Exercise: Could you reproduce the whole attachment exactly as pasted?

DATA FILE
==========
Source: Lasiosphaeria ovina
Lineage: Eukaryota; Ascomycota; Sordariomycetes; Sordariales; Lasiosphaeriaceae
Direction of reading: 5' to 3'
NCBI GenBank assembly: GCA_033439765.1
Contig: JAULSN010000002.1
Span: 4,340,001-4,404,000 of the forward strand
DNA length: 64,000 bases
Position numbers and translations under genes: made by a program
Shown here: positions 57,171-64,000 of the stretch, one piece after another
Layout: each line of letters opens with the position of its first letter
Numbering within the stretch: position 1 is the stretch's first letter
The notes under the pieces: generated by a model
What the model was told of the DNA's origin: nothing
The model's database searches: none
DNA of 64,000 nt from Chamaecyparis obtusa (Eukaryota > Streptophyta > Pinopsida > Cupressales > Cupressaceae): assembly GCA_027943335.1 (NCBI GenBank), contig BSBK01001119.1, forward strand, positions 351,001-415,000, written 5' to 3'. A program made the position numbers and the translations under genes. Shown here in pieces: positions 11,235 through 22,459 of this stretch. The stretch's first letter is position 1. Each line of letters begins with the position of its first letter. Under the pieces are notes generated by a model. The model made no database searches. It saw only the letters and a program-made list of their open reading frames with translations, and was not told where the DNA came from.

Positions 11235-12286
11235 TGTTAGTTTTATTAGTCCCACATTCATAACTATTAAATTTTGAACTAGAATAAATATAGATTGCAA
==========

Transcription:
Source: Lasiosphaeria ovina
Lineage: Eukaryota; Ascomycota; Sordariomycetes; Sordariales; Lasiosphaeriaceae
Direction of reading: 5' to 3'
NCBI GenBank assembly: GCA_033439765.1
Contig: JAULSN010000002.1
Span: 4,340,001-4,404,000 of the forward strand
DNA length: 64,000 bases
Position numbers and translations under genes: made by a program
Shown here: positions 57,171-64,000 of the stretch, one piece after another
Layout: each line of letters opens with the position of its first letter
Numbering within the stretch: position 1 is the stretch's first letter
The notes under the pieces: generated by a model
What the model was told of the DNA's origin: nothing
The model's database searches: none
DNA of 64,000 nt from Chamaecyparis obtusa (Eukaryota > Streptophyta > Pinopsida > Cupressales > Cupressaceae): assembly GCA_027943335.1 (NCBI GenBank), contig BSBK01001119.1, forward strand, positions 351,001-415,000, written 5' to 3'. A program made the position numbers and the translations under genes. Shown here in pieces: positions 11,235 through 22,459 of this stretch. The stretch's first letter is position 1. Each line of letters begins with the position of its first letter. Under the pieces are notes generated by a model. The model made no database searches. It saw only the letters and a program-made list of their open reading frames with translations, and was not told where the DNA came from.

Positions 11235-12286
11235 TGTTAGTTTTATTAGTCCCACATTCATAACTATTAAATTTTGAACTAGAATAAATATAGATTGCAA